Accidentally leaking of Wee among ladies is a silent issue rarely talked about. Yet most suffer from accidental leaking when they cough, laugh or exercise, due to weak pelvic floor muscles.
Many young ladies shun away from opening up about their condition in fear of being victimized.
It often starts just after you’ve had your baby. At first, you might think it’s just an accident. After all you’ve just given birth and your pelvic floor was under a great strain. But then it happens again, and again, when you cough, laugh or lift a shopping bag off the floor. Exercise classes prove challenging not because you aren’t fit, but because jumping makes you wee accidentally.
Weak pelvic disturbs many ladies emotional, physical and sexual health. A weak pelvic floor affects not only your underwear but also it touches most aspects of your life: emotions, causing anxiety and embarrassment, affects your physical health, lowers your self-esteem and can even disturb your sex life.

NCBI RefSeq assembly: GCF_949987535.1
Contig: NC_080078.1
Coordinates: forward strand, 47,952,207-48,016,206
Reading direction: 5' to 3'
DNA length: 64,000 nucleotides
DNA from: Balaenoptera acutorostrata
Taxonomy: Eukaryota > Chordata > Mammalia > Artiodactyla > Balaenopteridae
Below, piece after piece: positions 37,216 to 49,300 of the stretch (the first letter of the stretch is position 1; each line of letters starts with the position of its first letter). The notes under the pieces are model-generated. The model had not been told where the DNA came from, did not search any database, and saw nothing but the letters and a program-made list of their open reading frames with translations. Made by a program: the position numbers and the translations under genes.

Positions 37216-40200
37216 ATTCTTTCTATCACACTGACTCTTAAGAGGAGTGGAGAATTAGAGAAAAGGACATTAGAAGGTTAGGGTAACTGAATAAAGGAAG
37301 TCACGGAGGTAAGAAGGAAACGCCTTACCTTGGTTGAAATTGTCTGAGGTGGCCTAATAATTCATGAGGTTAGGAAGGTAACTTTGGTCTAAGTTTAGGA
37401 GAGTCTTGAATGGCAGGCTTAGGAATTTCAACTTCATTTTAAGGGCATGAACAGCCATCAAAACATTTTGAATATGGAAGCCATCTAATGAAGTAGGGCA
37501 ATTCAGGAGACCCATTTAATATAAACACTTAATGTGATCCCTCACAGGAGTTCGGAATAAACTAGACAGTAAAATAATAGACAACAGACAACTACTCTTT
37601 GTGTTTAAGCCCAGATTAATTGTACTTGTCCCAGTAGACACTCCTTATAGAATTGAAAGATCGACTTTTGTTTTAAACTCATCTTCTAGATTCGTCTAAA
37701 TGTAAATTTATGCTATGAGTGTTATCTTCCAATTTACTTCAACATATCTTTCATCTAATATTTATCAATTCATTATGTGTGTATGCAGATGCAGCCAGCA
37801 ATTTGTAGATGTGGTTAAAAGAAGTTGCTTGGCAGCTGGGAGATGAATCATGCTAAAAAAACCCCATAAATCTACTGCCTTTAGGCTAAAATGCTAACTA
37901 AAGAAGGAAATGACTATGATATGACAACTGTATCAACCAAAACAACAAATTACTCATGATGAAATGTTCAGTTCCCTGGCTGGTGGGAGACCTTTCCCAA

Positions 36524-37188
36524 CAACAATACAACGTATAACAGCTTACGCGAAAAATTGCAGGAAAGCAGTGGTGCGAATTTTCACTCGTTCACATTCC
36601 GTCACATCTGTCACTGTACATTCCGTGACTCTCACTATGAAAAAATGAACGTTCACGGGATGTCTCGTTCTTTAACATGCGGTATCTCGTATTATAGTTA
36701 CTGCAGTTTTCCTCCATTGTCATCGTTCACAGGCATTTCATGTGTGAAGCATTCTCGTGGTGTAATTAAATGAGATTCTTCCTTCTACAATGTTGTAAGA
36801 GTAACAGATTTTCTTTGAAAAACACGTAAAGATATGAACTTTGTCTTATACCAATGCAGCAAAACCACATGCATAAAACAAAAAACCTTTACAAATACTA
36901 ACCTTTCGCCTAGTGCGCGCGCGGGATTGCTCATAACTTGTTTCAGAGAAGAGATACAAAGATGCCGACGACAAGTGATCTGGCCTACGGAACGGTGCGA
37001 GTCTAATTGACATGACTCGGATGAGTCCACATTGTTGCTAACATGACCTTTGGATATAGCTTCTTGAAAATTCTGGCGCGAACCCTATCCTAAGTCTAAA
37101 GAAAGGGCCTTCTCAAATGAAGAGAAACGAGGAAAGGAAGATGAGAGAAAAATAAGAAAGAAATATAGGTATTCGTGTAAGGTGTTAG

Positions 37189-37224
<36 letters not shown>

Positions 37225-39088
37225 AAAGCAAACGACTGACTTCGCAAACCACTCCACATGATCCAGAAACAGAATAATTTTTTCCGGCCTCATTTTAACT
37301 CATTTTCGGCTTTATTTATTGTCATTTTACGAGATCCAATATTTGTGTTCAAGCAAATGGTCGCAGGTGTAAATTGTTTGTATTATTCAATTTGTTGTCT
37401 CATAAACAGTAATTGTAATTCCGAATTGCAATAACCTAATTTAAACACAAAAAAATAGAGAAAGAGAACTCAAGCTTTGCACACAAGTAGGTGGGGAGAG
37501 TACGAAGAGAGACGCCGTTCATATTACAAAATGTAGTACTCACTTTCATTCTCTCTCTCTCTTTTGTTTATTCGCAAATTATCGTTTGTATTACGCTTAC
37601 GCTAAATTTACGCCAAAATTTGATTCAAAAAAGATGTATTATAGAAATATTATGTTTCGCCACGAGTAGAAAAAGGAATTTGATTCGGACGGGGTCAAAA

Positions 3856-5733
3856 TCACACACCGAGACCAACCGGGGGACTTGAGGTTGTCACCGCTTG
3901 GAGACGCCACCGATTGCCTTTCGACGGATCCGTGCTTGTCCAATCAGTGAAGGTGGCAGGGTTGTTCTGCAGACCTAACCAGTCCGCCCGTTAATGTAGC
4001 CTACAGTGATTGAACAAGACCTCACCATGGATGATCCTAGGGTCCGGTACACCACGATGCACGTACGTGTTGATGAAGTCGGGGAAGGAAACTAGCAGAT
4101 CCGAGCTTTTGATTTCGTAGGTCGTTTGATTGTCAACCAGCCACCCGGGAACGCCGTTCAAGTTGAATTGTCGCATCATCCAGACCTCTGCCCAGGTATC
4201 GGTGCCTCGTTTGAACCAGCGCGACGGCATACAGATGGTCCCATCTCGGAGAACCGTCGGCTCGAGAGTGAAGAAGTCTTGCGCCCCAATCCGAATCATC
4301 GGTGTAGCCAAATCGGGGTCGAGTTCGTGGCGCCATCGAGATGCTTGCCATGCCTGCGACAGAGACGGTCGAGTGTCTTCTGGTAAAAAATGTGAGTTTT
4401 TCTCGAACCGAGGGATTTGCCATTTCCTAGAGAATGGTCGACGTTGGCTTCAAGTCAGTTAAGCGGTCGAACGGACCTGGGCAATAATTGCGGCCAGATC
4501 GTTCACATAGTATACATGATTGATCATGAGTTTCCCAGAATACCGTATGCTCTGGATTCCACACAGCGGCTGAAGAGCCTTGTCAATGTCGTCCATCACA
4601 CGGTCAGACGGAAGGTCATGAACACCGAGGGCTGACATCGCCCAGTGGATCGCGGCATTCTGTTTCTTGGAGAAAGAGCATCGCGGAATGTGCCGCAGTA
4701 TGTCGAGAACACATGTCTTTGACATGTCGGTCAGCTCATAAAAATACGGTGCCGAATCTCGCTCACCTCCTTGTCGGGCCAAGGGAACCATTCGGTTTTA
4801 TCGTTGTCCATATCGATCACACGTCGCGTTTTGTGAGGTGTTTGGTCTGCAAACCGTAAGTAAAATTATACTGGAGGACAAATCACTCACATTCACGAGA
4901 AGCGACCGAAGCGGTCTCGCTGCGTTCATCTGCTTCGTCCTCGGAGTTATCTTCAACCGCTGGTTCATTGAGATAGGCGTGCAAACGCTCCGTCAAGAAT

But the good news is you don’t have to put up with it. Although common, urinary incontinence can be dealt with. The pelvic floor is nothing other than a bundle of muscles that can (and should) be exercised. Give it a few simple exercises, a few minutes at a time, just persevere and soon you will notice a difference.
Strengthening your pelvic floor muscles will not only allow you laugh freely again, but will also enhance your sex life!
Your pelvic floor is no different to our runner at the beginning of her journey. The pelvic muscles are simply weak. Any sudden strain, like coughing or jumping, will test its limits.
But give it a few simple exercises, a few minutes at a time, just persevere and soon you will notice improvement
Also leaking wee can be as a result of an obstetric fistula which is a hole between the vagina and rectum or bladder that is caused by prolonged obstructed labor, leaving a woman incontinent of urine or feces or both.
For women with obstructed labor, labor that goes unattended, the labor can last up to six or seven days. The labor produces contractions that push the baby’s head against the mother’s pelvic bone.
The soft tissues between the baby’s head and the pelvic bone are compressed and do not receive adequate blood flow.
The lack of blood flow causes this delicate tissue to die, and where it dies holes are created between the laboring mother’s bladder and vagina and/or between the rectum and vagina.
This is what produces incontinence in a fistula patient.